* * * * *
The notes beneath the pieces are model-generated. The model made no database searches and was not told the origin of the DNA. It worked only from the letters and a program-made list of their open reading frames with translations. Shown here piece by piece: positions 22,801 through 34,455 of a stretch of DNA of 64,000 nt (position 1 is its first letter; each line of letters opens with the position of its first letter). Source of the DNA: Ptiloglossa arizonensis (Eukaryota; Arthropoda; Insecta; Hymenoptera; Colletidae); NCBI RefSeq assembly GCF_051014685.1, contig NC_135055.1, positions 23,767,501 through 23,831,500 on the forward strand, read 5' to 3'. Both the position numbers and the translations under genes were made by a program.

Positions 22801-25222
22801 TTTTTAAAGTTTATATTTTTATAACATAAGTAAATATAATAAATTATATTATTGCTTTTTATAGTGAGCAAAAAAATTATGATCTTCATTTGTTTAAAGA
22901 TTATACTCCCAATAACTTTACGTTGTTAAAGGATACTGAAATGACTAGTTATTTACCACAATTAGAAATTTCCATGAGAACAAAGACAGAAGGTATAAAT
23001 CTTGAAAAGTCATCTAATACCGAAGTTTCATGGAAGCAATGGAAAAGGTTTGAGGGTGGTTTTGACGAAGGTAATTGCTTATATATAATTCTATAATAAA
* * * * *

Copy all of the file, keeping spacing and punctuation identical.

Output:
The notes beneath the pieces are model-generated. The model made no database searches and was not told the origin of the DNA. It worked only from the letters and a program-made list of their open reading frames with translations. Shown here piece by piece: positions 22,801 through 34,455 of a stretch of DNA of 64,000 nt (position 1 is its first letter; each line of letters opens with the position of its first letter). Source of the DNA: Ptiloglossa arizonensis (Eukaryota; Arthropoda; Insecta; Hymenoptera; Colletidae); NCBI RefSeq assembly GCF_051014685.1, contig NC_135055.1, positions 23,767,501 through 23,831,500 on the forward strand, read 5' to 3'. Both the position numbers and the translations under genes were made by a program.

Positions 22801-25222
22801 TTTTTAAAGTTTATATTTTTATAACATAAGTAAATATAATAAATTATATTATTGCTTTTTATAGTGAGCAAAAAAATTATGATCTTCATTTGTTTAAAGA
22901 TTATACTCCCAATAACTTTACGTTGTTAAAGGATACTGAAATGACTAGTTATTTACCACAATTAGAAATTTCCATGAGAACAAAGACAGAAGGTATAAAT
23001 CTTGAAAAGTCATCTAATACCGAAGTTTCATGGAAGCAATGGAAAAGGTTTGAGGGTGGTTTTGACGAAGGTAATTGCTTATATATAATTCTATAATAAA